the maps function really isn't as good as maps on several free biking apps i have ...
Reno "Reno", Amazon
5 August 2014
Summary: Several things force me to rate this only average. First, it didn't come with maps, so I immediately had a 79 dollar charge to purchase maps. Then, the edge doesn't come with enough memory to download maps, so you have to purchase a micro SD card. Then, there were Garmin technical issues downloading the maps that required a several day wait. Finally, the maps function really isn't as good as maps on several free biking apps i have on my iPhone.
Okay, after investing another $115 in map pack and memory card
Brian R Boyden, Amazon
1 December 2013
Summary: I loved my Garmin Edge 800, and this is easier to create bike and training profiles, and allows you to quickly change between road riding and trail riding navigation. But my big problem is that it doesn't come with any useable maps installed. And after spending an additional $79.99 to buy the North American city maps, I found that the Edge 810 didn't have enough memory to install the maps. So I'm back on Amazon buying a memory card for another $35.
Summary: I've had the 810 for about 3 months and about 1,000 miles worth of (road) riding and can finally put a review on it. Plain and simple: If you want this for the new "bluetooth" features, forget about it. Unless you do 20 mile rides and less, it's worthless because you will have a dead phone and a dead 810 battery. Pros: Screens are easy to navigate. As well as setting up the device. You can see it fine in the sun, I don't know what everyone else is complaining about.
Summary: Well constructed, but battery life has not matched manufacturer's claims (12 hrs vs 17 claimed) and that will only degrade over time as will all L-ION devices but since this is a sealed device that becomes a bigger issue. Bluetooth 2.0 is disappointing and the connect via cellphone feature is beta quality.
Summary: The Garmin Edge 810 is nice. I was torn between three stars and four. The device itself is very nice. Battery life, with GPS running, is solid. The screen quality is pretty decent, but it's not a sharp high-res screen that you're probably used to from things like your cell phone or tablet. The first one I received had a dead pixel right in the middle of the screen, which is just one of those things that once you notice it, you can never _not_ notice it.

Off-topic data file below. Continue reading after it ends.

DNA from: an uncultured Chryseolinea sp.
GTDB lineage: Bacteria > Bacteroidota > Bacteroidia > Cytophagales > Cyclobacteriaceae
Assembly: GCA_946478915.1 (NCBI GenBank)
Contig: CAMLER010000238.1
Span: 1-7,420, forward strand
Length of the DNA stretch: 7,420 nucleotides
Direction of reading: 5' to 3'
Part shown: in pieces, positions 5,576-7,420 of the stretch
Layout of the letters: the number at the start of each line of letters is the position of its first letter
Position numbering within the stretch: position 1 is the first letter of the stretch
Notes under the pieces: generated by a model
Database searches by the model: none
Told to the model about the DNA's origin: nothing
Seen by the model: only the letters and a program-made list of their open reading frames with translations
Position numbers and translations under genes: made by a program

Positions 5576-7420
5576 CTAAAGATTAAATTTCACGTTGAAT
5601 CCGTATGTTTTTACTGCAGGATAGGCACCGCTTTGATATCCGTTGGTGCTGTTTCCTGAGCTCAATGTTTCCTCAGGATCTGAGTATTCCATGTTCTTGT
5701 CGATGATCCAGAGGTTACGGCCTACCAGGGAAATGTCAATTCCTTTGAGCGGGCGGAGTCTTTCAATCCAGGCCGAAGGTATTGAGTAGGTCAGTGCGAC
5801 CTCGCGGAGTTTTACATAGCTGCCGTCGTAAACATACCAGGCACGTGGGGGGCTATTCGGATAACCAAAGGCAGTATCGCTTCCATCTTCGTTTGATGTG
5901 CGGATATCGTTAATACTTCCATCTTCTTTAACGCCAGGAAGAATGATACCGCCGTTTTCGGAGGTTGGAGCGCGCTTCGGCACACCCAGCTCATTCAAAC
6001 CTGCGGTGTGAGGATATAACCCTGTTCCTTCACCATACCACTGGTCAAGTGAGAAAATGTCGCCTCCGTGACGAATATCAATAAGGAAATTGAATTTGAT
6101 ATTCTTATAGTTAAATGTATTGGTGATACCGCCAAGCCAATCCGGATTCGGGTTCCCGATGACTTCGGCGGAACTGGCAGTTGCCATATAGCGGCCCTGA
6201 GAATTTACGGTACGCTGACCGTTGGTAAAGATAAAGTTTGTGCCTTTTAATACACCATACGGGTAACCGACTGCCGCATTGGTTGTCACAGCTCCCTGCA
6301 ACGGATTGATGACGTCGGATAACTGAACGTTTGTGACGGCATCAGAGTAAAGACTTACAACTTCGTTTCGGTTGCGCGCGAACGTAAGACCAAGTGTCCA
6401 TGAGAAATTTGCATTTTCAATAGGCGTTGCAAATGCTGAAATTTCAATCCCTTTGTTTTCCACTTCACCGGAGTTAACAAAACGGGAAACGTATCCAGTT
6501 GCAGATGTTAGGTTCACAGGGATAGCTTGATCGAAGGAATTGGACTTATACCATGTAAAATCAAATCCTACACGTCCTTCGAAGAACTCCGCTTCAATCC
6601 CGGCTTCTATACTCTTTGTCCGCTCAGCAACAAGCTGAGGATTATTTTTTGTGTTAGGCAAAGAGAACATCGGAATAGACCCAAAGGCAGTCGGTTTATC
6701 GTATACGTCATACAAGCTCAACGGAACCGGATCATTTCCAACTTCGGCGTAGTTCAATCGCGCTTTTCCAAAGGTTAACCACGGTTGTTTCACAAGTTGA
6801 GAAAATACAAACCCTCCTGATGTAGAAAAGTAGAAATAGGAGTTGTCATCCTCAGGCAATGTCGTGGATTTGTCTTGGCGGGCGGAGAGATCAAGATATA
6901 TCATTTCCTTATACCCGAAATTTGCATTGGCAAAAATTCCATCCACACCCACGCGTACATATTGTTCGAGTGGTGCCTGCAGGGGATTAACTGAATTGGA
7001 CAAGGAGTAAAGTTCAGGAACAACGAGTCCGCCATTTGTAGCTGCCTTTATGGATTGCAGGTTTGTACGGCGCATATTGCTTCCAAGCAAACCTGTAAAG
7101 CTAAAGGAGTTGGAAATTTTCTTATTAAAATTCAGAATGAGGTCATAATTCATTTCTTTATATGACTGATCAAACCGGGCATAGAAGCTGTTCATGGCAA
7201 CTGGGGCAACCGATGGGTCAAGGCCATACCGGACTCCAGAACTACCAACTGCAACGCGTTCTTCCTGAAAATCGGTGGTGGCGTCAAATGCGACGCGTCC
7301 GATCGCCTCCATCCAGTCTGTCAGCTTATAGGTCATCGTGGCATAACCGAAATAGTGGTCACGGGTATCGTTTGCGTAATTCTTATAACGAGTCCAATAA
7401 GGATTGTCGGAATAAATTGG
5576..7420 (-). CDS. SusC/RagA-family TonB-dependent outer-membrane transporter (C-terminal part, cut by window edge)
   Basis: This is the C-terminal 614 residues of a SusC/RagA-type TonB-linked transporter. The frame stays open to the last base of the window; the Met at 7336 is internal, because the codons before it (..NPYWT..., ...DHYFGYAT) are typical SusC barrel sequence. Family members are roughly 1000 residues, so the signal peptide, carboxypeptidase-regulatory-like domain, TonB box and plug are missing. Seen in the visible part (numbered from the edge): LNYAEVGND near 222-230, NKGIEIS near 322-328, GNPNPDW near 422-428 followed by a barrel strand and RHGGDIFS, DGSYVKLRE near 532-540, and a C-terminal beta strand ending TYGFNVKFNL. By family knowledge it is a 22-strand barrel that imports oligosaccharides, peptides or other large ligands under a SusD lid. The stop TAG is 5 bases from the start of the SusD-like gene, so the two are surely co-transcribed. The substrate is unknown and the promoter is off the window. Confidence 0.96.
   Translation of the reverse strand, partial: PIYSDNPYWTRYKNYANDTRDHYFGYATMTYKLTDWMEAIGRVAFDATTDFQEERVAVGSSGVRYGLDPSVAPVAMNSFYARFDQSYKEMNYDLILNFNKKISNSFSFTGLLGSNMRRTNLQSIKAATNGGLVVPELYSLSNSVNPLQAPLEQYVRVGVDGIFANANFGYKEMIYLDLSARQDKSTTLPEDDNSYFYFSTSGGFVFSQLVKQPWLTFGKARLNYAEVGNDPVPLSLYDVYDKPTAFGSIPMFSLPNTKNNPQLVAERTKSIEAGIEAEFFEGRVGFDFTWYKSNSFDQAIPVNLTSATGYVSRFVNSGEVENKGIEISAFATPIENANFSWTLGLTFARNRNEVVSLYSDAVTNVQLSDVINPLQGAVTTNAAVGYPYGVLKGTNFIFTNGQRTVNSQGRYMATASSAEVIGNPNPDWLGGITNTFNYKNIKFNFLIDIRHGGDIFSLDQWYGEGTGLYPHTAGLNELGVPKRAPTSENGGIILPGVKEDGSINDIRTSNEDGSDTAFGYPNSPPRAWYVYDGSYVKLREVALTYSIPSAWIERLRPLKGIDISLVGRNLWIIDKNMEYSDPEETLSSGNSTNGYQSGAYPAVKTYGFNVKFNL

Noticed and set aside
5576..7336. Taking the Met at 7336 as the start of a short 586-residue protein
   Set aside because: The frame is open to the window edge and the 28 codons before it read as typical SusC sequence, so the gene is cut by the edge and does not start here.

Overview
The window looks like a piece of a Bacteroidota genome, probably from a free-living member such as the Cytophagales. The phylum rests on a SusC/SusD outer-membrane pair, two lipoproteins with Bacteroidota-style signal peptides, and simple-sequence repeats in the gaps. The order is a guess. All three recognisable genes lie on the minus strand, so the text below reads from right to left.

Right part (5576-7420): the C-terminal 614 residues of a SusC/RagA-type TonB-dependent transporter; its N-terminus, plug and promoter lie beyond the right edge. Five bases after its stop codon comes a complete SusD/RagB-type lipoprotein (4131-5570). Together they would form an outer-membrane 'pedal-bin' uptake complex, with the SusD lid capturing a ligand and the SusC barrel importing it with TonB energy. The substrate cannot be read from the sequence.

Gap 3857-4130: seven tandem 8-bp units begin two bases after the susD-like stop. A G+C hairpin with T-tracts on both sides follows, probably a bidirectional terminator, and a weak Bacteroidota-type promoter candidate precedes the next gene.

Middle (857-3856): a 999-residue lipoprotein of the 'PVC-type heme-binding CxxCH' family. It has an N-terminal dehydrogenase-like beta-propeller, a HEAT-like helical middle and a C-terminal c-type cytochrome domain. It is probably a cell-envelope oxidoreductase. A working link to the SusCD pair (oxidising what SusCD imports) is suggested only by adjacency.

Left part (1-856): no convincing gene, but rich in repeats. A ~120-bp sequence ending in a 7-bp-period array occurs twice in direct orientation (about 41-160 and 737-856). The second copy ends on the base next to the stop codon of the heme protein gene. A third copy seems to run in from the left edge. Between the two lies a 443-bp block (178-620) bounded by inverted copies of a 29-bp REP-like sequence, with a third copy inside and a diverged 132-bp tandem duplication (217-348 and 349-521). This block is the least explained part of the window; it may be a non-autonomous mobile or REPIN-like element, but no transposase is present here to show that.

Summary: I bought the 810 to replace a nearly 5 year old 705. Back in '09, the 705 was a revelation for me. Being able to navigate and load detailed training plans was fantastic. Being able to discover new routes in unfamiliar areas opened my eyes. It was however, a very clunky device with some frustrating limitations that seem to have been addressed and refined in the 810.
A significant upgrade from the Edge 705 with solid core features and lacklustre smart phone integration
Dennis "dennyjoe", Amazon
7 April 2014
Summary: I bought the 810 to replace a nearly 5 year old 705. Back in '09, the 705 was a revelation for me. Being able to navigate and load detailed training plans was fantastic. Being able to discover new routes in unfamiliar areas opened my eyes. It was however, a very clunky device with some frustrating limitations that seem to have been addressed and refined in the 810. One of the first surprises was navigation.
Summary: Could have been amazing but was very buggy (temperature and calorie readings were unusually low and frequently crashed). May have been faulty although a number of forums suggest that the current model is riddled with issues.
Summary: Pros: Its a GPS, with mapping and will allow you to record your rides or guide you through routes you have uploaded. It can be mated to an HRM belt, cadence/speed and power sensors. It seems to be pretty accurate. The mapping is decent. The Garmin Connect service allows you to find routes and make routes reasonably easily. Battery life is signifcantly better than an iPhone 5 running software that does similar stuff and it takes up much less real estate on your bars!